Page Headline. Try to include words you would use if you were searching for the information in your article.

Try to use ‘you’ or ‘your’ and include a benefit or question

The headlines which do well on the web usually contain one of the following:

  • A number: Numbers work very well because it promises a fixed quantity of information.
  • Odd numbers work better than even numbers because readers are suspicious of a neat, even number.
  • Address the reader directly: Use ‘you’, ‘your’.
  • Show understanding of the readers issues/pain. For example: ‘We are all facing supplier price increases post COVID. Our 9 step strategy mitigates that issue.’

Your intro paragraph strategy is important!

First para (should tell the read what they will learn): Describe the most important benefits the reader will learn. Then follow up with the positive outcome of this information.

For example: After the following Headline:

‘Does your team struggle when re-negotiating contracts with long-standing suppliers? Here are 6 key negotiation strategies that will help your business get better value without alienating your important suppliers’

you could follow on with:

‘Retaining existing suppliers and achieving better terms means you maintain continuity and save significant costs .

The first paragraph is the offer, the second is the direct benefit that it offers your business.

The third para explains the longer lasting positive outcome.

‘Your team will have the tools they need to challenge supplier assumptions and overcome their concerns, resulting in better terms for your business and a healthy and reliable ongoing relationship with your supplier(s)’ 

3 great reasons to use subheads

  1. Using subheads regularly throughout your article will help Google understand the page and rank it for related keywords.
  2. It breaks up the content into more readable ‘chunks’.
  3. It meets the needs of people who ‘skim’ the content.

Subheads are also a great place for keywords. e.g. If your article is about Digitisation, then the subheads could include related keywords such as (keywords in italics) ‘How digital technologies deliver savings’, ‘Information management can reduce overstocking’, ‘The key benefits of Spend Analytics‘. All subheads should contain a keyword where possible.

Include this important subhead strategy:

Use descriptive subheads. So, instead of just ‘Survey Results’ try ‘The Survey revealed several surprising strategies’. Or ask a question ‘How do you reliably measure supplier performance?’ or demonstrate empathy ‘We know it’s hard to monitor real time data. That’s the reason we adopted the following approach.’

Short blocks of text are easier to read

Keeping text to just a few lines increases the likely-hood that it will be read. Short paragraphs are less challenging because there is clearly a lower time commitment. If the subject require a long explanation then it can be ‘chunked’ by using paragraph breaks, bullet points, subheads and graphics.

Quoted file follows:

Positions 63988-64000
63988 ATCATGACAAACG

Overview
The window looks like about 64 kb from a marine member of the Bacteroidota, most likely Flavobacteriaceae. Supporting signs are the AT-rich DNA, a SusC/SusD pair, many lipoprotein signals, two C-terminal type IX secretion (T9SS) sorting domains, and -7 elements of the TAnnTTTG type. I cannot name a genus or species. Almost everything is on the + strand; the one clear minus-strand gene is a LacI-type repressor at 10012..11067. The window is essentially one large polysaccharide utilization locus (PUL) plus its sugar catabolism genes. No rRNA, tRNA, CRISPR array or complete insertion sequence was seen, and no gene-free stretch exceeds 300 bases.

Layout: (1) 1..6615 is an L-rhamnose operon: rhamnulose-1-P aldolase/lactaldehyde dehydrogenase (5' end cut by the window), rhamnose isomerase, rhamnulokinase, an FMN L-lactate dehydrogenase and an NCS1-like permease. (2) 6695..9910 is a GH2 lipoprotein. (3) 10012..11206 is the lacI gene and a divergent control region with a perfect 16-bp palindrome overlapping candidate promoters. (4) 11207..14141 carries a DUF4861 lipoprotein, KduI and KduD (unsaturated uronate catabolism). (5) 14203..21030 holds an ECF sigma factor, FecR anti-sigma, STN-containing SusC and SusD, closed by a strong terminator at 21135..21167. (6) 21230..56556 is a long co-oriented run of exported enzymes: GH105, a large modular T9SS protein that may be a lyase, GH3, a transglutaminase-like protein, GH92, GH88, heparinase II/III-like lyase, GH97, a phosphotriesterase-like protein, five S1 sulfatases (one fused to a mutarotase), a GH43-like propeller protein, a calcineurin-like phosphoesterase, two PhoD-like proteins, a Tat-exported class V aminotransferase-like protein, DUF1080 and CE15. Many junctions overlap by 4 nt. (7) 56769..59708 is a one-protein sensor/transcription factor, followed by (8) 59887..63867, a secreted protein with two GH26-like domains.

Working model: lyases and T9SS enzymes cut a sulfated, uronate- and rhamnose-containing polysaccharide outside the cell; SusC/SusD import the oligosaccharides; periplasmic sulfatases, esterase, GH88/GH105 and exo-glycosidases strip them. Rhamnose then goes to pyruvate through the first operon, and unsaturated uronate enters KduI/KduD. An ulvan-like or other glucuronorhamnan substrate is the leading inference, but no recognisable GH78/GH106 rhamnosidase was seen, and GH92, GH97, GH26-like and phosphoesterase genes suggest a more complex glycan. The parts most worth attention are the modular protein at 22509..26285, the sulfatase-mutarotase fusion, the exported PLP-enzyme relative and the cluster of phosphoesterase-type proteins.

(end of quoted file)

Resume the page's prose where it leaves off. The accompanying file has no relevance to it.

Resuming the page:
Everyone loves bullet points

  • Bullet points are quick and easy to read.
  • Bullet points can be quickly ‘scanned’.
  • Bullet points are easy to copy and paste and share.

Google likes links

Each article should contain several links to other content on our site. There should also be some links and references to content on respected and relevant external sites. Google has always believed that websites should be part of the interconnected web, not small islands of content that stand alone.

Long articles can be linked from an index at the top of the page.

Use sticky infographics and graphs

Search engines like charts and graphics. More importantly, people like them. The top 3 ranking factors in Google are Content, Links and RankBrain. Part of the RankBrain algorithm measures ‘bounce rate’. If a user clicks a link in the search results and immediately returns (bounces) back to the search results, then Google demotes that page for that keyword. If the searcher stays on the linked page then Google boosts that page for that keyword next time it is used. For that reason, we want people to be interested enough in our content to stay a while and look. Infographics, animations, videos and charts all help keep people curious and on the page for longer.

‘Definitive’ guides are very popular

Definitive guides which contain lots of strategies and useful content get shares and links, and are rich in keywords all of which help boost ranking in Google. e.g.: ‘Spend Analytics: The Complete Guide for Procurement Directors’, ‘The Complete 2020 Supplier Management Strategy’.

Action points throughout

Calls to action throughout the article and at the end work best.

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